Despite its name, Dientamoeba fragilis is not an ameba but an intestinal flagellate, most closely related to trichomonads. In human stool specimens, D. fragilis is almost always found solely as a trophozoite. However, the rare presence of putative cyst and precyst forms in clinical specimens has been reported; their transmission potential is being investigated. Other aspects of the transmission and pathogenicity of D. fragilis also are poorly understood.
The complete life cycle of Dientamoeba fragilis has not yet been elucidated; assumptions have been made on the basis of clinical observations and the biology of related species (in particular, Histomonas meleagridis, a parasite of galliform birds). Trophozoites are found in the lumen of the large intestine, where they multiply via binary fission, and are shed in the stool . Historically, only the trophozoite stage of D. fragilis had been detected. However, rare putative cyst and precyst forms have been described in human clinical specimens; whether and in what settings transmission to humans occurs via ingestion of such forms in contrast or in addition to other fecal-oral transmission routes is not yet known . Transmission via helminth eggs (e.g., via Enterobius vermicularis eggs) has been postulated .
Dientamoeba fragilis is primarily a parasite of humans. Trophozoites have been identified in some other mammals (e.g., non-human primates, swine), but the epidemiologic significance of these hosts is unknown.
Dientamoeba fragilis is found worldwide. Infection appears to be more common in children.
2. Clinical aspect
Not long after D. fragilis was described as a non-pathogenic amoeba in 1918, researchers began to question the assumptions made by Jepps and Dobell regarding the pathogenic nature of the organism. A study in the Philippines less than a year later in 1919 found three cases of D. fragilis in 100 symptomatic children (Haughwout and Horrilleno, 1920). The following year Jepps described ten cases of D. fragilis from 971 symptomatic soldiers at a war hospital (Dobell, 1940). These reports led to an increased interest in the parasite and five years later D. fragilis was reported and implicated as a potential pathogen throughout the world (Taliaferro and Becker, 1924).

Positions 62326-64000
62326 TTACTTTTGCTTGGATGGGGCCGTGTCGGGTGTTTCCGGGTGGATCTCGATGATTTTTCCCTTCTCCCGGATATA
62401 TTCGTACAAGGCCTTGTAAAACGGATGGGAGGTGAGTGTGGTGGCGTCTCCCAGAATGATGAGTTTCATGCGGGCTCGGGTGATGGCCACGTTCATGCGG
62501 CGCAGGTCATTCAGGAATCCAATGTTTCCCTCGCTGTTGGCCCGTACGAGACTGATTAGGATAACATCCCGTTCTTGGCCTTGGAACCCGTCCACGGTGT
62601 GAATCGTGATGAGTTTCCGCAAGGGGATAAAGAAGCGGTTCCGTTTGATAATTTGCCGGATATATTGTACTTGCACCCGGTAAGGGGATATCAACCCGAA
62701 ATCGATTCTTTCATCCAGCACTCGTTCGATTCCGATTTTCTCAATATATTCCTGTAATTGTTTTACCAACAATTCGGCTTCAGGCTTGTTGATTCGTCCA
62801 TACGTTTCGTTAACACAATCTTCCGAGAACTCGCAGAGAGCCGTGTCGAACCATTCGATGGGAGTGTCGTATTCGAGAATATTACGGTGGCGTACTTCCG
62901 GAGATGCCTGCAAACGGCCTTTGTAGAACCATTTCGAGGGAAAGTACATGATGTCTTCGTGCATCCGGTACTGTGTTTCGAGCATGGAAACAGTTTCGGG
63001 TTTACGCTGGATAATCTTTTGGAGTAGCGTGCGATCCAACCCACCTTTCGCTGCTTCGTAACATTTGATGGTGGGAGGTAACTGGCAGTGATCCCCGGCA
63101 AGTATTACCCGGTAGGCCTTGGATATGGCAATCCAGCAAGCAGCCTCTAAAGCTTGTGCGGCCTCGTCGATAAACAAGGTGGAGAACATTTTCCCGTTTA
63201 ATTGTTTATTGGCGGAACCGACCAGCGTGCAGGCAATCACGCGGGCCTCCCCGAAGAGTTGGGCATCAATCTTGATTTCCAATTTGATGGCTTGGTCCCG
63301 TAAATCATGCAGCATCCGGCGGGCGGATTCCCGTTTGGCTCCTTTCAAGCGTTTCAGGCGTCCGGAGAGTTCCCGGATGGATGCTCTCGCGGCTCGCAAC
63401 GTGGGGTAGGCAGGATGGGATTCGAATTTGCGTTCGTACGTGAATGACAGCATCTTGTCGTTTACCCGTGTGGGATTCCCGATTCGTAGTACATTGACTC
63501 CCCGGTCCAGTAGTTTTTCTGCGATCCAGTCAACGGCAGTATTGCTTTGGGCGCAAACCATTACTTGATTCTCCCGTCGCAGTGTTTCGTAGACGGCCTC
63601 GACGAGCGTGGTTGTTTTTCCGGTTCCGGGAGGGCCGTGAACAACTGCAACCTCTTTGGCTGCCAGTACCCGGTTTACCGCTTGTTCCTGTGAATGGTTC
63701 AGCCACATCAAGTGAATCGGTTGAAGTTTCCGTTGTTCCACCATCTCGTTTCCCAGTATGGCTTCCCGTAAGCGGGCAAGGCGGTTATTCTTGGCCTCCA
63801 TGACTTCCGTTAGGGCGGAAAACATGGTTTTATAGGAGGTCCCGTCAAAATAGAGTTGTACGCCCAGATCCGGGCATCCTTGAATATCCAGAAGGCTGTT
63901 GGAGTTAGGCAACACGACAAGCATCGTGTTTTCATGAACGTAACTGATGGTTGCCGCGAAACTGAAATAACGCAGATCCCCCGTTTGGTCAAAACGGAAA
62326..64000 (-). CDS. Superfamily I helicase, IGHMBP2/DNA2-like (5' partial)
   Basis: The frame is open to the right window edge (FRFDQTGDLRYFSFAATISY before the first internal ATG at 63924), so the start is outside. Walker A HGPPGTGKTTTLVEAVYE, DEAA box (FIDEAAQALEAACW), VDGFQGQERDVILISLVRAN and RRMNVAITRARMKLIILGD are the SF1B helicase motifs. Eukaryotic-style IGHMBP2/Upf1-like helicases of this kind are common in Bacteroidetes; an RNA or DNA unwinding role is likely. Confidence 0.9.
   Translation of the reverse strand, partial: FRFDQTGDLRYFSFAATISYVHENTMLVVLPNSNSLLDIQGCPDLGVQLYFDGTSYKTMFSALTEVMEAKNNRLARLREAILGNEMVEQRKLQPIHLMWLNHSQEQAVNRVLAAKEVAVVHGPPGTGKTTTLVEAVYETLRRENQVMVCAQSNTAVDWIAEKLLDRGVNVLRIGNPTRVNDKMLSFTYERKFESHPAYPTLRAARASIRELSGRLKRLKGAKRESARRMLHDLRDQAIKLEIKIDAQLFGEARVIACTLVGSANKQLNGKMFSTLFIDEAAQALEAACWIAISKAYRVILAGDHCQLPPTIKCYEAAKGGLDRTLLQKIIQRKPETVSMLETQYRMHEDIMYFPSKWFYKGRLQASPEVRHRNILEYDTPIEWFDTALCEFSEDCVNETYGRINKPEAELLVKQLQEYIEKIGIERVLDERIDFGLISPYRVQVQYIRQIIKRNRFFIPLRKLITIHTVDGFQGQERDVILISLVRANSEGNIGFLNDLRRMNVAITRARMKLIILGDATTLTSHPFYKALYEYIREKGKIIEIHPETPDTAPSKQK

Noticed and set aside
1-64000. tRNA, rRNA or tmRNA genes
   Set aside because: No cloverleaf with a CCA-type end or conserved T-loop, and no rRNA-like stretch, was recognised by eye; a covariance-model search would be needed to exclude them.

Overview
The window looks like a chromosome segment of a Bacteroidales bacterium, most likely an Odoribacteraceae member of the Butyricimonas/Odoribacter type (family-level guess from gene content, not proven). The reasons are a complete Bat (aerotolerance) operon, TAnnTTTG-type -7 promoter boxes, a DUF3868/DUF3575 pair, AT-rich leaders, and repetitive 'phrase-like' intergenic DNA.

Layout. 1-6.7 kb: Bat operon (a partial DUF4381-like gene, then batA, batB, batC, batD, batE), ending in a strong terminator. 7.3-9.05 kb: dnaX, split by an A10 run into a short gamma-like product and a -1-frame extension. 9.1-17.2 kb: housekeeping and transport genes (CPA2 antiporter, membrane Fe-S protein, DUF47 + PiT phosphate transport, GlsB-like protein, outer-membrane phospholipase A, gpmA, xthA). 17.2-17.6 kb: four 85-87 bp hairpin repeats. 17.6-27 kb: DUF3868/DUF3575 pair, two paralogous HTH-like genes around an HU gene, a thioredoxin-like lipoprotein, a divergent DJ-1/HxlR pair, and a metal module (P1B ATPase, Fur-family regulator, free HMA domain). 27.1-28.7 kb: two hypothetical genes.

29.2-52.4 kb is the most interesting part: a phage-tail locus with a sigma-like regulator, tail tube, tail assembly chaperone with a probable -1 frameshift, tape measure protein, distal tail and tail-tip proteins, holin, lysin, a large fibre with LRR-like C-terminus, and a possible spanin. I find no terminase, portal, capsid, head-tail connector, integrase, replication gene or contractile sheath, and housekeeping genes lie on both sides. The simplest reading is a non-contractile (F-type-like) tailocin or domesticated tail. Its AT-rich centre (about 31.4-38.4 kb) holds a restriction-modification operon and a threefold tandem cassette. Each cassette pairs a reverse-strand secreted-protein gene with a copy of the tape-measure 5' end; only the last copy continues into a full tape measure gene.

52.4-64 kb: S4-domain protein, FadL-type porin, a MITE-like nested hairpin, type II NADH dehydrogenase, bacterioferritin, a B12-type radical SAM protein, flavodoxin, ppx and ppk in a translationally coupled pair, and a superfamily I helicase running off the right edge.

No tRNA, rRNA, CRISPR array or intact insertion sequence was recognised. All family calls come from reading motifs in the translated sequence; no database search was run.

Wenrich et al. (1936) reported an incidence of 4.3% of D. fragilis from 1060 university students in the USA. They found that there was a higher rate of gastrointestinal symptoms in the students infected with D. fragilis than those infected with Entamoeba histolytica, with diarrhoea and abdominal pain present in the majority of cases. However, it was not known at this time that E. histolytica consisted of two species, E. histolytica and Entamoeba dispar, the latter of which is considered to be non-pathogenic and much more common than the former.
The same year Hakansson (1936) described a case of D. fragilis infection in a 48-year-old physician (himself) who complained of gastrointestinal symptoms including pain in the upper abdomen, mucoid stool, loss of appetite and irritation of the rectum. After 2 weeks of recurrent symptoms he was treated with carbarsone, which led to complete resolution of symptoms and negative post-therapy stool samples. A year following these findings, Hakansson (1937) undertook a follow-up study where 12 patients with D. fragilis infections were treated with carbarsone, which resulted in complete resolution of symptoms with clearance of parasites.